I've been getting a lot of calls about the recent decision by the SEC to pursue insider trading charges against Rajat Gupta, a Goldman Sachs board member who was also the former head of McKinsey, one of the most important corporate consulting firms in the world.
It's been very interesting to watch the media reaction to this case. The spin, overwhelmingly, has been that this is proof that the SEC is more serious than ever. Business Week came out with an article whose headline blared, "The SEC Goes After Big Game." CNBC's take was "Rajat Gupta: Bigger than Madoff?" I'm sure by the time this news cycle ends, Rajat Gupta will be the single most important figure in the history of Wall Street.
There's no doubt that Gupta is a big fish and this is a good case. The evidence is remarkable and is eerily similar to the non-case that was non-made against Morgan Stanley chairman John Mack years ago. In that case, a hedgie named Art Samberg bought the hell out of a company called Heller Capital shortly after a call from Mack, who had just had a meeting with CSFB, Heller's investment banker, which was in a position to know that Heller was about the bought by GE.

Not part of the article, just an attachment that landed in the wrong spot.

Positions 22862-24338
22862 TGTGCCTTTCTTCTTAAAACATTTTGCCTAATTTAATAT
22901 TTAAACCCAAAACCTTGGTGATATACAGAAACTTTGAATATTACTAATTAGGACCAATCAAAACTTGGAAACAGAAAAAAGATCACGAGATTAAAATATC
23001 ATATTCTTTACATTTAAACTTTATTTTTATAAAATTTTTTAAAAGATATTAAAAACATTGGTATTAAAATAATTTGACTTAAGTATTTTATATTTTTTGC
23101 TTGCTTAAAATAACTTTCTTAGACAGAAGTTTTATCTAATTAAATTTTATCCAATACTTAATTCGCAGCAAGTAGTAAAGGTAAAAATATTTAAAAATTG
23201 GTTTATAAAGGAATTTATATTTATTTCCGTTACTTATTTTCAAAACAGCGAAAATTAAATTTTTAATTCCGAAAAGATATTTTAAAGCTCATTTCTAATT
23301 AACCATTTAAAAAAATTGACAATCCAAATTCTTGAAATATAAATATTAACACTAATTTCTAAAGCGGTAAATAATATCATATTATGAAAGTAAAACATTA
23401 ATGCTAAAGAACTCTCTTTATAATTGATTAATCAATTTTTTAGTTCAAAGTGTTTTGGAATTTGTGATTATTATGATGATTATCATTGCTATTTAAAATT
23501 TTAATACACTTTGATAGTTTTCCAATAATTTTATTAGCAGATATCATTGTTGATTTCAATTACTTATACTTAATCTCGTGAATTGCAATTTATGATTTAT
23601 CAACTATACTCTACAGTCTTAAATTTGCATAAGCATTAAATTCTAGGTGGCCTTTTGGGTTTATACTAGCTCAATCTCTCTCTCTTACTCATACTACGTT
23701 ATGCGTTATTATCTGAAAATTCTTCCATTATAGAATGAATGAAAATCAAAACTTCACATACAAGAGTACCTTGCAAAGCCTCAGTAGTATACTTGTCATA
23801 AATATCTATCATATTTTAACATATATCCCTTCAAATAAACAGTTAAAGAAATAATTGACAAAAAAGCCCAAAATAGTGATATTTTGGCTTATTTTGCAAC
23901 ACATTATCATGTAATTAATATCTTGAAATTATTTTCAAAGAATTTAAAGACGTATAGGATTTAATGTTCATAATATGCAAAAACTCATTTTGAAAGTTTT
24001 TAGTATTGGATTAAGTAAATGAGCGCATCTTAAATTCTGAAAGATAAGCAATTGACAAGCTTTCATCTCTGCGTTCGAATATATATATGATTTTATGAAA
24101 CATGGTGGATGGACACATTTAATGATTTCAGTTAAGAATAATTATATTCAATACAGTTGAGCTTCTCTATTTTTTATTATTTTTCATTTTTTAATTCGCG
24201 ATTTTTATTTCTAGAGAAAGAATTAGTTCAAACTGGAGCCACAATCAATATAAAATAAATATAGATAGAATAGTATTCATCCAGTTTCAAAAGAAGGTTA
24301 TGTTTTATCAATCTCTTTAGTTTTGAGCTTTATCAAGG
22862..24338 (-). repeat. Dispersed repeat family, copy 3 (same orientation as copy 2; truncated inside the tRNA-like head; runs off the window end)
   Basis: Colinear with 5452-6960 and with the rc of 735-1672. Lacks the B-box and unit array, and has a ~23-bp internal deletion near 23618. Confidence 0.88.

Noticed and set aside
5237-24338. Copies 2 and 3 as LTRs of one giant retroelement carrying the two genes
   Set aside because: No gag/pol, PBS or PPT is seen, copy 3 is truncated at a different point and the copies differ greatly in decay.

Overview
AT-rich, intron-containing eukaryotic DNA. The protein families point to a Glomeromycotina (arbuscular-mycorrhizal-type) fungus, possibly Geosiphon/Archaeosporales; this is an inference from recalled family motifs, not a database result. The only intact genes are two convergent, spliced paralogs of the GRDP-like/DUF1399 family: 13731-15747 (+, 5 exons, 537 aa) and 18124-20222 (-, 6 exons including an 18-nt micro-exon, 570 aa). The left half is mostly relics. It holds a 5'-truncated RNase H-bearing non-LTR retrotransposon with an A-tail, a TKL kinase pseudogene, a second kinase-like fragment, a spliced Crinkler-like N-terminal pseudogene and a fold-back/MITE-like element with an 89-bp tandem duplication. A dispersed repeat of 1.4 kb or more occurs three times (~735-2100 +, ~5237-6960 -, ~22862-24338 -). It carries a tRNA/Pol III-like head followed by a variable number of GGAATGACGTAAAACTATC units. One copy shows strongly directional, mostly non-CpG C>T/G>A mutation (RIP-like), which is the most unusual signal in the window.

In this case, Gupta, among other things, telephoned his buddy Raj Rajaratnam less than one minute -- literally -- after learning in a Goldman board meeting that Goldman was about to receive a $5 billion capital injection from Warren Buffet's Berkshire-Hathaway company in 2008. In September 2008, Gupta disconnected from a Board conference call, in which he learned about the Buffet deal, at 3:56 p.m. By 3:57, he was on the phone with Rajaratnam, who in turn waited less than a minute to buy 175,000 additional shares in Goldman.
It's great that the SEC is moving against a figure like Gupta. But I'll be a little disappointed if he's the top of the food chain here. If the Gupta/Hathaway case is the only one they make with regard to the rampant insider trading that went on during that critical bailout period, it won't be enough, unfortunately. How many of the executives and officials involved with the various rescues and bailouts made investment decisions based upon information they got during those negotiations?
My sense of what happened in 2008-2009 -- and many of the Wall Street people I talk to regularly say the same thing -- is that all the big banks were trading massively on inside information about bailouts, interest rate changes, and announcements about government programs like the PPIP and the TALF. In a way, the whole rearranging of the economy behind closed doors -- the backroom deals in which companies like Merrill and AIG and Bear and Washington Mutual and so on were wedded to buyers in taxpayer-aided shotgun weddings -- this was all one giant insider trade. Clearly there were individuals who knew about these deals and acted on them before the rest of the world's investors did. If you look at it like that, one lonely Rajat Gupta isn't going to cut it, I don't think.